The Broom Wagon (not to be confused with a Sag Wagon) is the name for the vehicle that follows a Cycle Road Race picking up stragglers (or sweeping them up) who are unable to make it to the finish of the race within the time permitted.
In the Tour de France the vehicle used was traditionally a Citroën H Van. The expression broom wagon is a translation of the French, voiture balai, and it was seen first at the Tour de France 1910. The broom wagon of the Tour de France did indeed once carry a broom fixed above the driver's cab – except in the years that it was sponsored by a vacuum-cleaner company.
The usage of a broom wagon has expanded to other sports events – especially in marathon events a broom wagon is a common feature. In the various marathon races many people from the neighbourhood join in who are not able to reach the finish line within time such that the broom wagon puts an end to their effort. Also offroad races like the Dakar Rally have come to use a broom wagon that follows on the track picking up motorists who have broken down in between.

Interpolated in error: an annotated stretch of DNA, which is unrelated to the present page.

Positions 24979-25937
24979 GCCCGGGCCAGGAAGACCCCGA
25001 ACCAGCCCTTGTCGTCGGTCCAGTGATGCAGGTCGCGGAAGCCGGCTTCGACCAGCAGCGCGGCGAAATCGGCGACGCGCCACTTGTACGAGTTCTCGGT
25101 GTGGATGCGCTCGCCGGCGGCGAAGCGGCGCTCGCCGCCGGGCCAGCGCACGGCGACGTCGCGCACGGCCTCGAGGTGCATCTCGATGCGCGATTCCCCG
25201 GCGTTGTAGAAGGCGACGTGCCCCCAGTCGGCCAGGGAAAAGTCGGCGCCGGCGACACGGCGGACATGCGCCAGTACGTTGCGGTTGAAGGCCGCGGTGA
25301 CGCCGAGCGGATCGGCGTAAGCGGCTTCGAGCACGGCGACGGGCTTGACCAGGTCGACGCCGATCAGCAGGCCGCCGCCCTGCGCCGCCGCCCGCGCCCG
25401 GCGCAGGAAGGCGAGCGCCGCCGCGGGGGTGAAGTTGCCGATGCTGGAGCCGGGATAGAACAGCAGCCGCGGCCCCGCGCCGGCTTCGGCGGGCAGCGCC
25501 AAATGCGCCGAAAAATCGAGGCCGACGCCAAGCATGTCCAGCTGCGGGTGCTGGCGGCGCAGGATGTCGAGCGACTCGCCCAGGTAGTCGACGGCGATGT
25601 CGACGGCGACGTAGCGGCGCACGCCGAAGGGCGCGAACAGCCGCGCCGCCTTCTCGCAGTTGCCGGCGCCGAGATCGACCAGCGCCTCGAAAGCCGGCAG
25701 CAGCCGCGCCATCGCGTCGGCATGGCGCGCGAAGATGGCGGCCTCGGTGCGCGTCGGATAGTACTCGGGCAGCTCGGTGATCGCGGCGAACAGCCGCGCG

The broom wagon (used in racing) can be said to be distinct from a sag wagon. Though some believe that "SAG" is an acronym which stands for Supplies (or Support) and Gear, this is probably a backronym.
Following bike/running races there is usually a "broom bike". Bigger races use a motorcycle but smaller events will be a marshall on his own bicycle. He sweeps the course to ensure that it is clear. Whilst it cannot pick up incapacitated competitors it may offer limited mechanical assistance and phone for assistance.
- Création de la voiture-balai, on memoire-du-cyclisme.net, Access 31 July 2008.
- "Hello broomwagon, hello sadness", 2 January 2009, with a youtube video of the broomwagon
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